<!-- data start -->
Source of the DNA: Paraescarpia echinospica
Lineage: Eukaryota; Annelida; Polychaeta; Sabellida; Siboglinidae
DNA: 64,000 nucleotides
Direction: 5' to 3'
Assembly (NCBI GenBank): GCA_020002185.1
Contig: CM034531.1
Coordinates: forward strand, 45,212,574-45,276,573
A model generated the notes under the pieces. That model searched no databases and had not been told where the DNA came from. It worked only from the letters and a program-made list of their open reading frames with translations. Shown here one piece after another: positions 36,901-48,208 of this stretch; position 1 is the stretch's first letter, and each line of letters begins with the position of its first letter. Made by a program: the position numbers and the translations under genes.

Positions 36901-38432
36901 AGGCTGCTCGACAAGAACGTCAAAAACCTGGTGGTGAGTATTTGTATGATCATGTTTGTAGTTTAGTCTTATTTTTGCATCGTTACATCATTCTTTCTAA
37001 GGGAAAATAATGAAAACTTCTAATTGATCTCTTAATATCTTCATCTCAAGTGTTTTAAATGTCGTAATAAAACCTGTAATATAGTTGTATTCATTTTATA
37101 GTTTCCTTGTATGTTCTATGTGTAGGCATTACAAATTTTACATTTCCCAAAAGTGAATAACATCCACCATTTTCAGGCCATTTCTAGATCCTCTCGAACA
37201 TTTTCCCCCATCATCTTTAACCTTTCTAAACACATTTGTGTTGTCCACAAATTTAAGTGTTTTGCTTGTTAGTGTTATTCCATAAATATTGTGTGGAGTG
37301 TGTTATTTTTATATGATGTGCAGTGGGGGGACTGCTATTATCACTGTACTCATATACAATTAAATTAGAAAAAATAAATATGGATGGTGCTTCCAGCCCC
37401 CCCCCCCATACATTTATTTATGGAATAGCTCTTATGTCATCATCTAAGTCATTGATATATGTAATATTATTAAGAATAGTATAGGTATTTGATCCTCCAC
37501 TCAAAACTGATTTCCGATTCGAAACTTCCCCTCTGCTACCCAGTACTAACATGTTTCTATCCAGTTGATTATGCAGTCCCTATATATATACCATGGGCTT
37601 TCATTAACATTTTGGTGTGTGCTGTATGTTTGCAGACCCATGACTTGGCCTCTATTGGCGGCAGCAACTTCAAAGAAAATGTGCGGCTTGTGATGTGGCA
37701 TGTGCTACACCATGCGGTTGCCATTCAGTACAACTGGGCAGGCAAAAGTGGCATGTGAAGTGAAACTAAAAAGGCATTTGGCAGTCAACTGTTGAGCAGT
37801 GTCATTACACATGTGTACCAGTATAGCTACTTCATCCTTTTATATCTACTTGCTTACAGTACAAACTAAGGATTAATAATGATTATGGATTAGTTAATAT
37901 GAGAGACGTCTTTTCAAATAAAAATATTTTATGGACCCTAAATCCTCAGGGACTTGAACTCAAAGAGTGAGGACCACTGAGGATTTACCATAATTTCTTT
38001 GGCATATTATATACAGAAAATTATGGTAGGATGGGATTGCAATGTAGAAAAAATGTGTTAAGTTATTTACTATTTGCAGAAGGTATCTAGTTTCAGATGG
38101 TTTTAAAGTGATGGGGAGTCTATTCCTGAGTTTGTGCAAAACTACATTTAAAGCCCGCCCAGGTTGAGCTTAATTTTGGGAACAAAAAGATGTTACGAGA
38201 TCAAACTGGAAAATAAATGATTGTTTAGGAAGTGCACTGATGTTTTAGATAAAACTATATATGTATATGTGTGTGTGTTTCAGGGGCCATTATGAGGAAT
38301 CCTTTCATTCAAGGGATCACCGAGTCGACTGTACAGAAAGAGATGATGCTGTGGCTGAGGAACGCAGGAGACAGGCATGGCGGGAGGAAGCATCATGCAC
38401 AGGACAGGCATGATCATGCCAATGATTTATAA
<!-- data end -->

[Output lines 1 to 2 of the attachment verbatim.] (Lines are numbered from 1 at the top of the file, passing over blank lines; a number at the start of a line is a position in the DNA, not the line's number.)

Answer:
Source of the DNA: Paraescarpia echinospica
Lineage: Eukaryota; Annelida; Polychaeta; Sabellida; Siboglinidae